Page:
Cookies on this website

We use cookies to ensure that we give you the best experience on our website. If you click 'Accept all cookies' we'll assume that you are happy to receive all cookies and you won't see this message again. If you click 'Reject all non-essential cookies' only necessary cookies providing core functionality such as security, network management, and accessibility will be enabled. Click 'Find out more' for information on how to change your cookie settings.

BACKGROUND: Anatomic sites within the brain, which activate in response to noxious stimuli, can be identified with the use of functional magnetic resonance imaging. The aim of this study was to determine whether the analgesic effects of ketamine could be imaged. METHODS: Ketamine was administered to eight healthy volunteers with use of a target-controlled infusion to three predicted plasma concentrations: 0 (saline), 50 (subanalgesic), and 200 ng/ml (analgesic, subanesthetic). Volunteers received noxious thermal stimuli and auditory stimuli and performed a motor task within a 3-T human brain imaging magnet. Activation of brain regions in response to noxious and auditory stimuli and during the motor task was compared with behavioral measures. RESULTS: The analgesic subanesthetic dose of ketamine significantly reduced the pain scores, and this matched a decrease in activity within brain regions that activate in response to noxious stimuli, in particular, the insular cortex and thalamus. A different pattern of activation was observed in response to an auditory task. In comparison, smaller behavioral and imaging changes were found for the motor paradigm. The lower dose of ketamine gave similar but smaller nonsignificant effects. CONCLUSION: The analgesic effect can be measured within a more global effect of ketamine as shown by auditory and motor tasks, and the analgesia produced by ketamine occurs with a smaller degree of cortical processing in pain-related regions.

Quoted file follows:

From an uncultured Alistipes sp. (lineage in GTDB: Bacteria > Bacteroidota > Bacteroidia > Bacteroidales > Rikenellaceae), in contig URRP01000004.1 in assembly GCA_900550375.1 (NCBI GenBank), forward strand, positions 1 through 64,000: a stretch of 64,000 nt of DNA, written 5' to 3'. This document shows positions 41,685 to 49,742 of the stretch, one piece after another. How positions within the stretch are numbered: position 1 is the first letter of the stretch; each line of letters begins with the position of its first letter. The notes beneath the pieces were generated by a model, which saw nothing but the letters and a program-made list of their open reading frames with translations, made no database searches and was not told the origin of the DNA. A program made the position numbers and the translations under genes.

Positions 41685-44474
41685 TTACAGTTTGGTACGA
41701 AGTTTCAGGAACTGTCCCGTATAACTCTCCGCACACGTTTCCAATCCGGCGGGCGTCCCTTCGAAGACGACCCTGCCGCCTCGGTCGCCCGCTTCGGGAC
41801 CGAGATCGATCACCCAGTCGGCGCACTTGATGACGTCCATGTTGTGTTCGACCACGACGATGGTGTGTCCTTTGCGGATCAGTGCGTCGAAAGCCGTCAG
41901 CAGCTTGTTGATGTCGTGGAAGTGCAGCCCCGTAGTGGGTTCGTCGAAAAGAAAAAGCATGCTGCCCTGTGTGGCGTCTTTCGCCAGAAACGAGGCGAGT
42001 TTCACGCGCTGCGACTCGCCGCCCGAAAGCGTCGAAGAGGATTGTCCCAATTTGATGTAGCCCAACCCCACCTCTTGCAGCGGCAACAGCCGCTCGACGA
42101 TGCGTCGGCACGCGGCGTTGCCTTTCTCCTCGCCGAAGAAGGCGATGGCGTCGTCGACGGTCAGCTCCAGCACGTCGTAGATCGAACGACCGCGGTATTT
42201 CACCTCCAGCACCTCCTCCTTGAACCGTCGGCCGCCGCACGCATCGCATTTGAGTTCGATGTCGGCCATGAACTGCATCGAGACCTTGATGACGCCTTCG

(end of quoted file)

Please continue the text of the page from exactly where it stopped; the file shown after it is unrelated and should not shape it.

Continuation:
Journal article



Publication Date





292 - 301


Acoustic Stimulation, Adult, Analgesia, Anesthesia, Anesthetics, Dissociative, Brain, Humans, Ketamine, Magnetic Resonance Imaging, Male, Pain, Psychomotor Performance, Reaction Time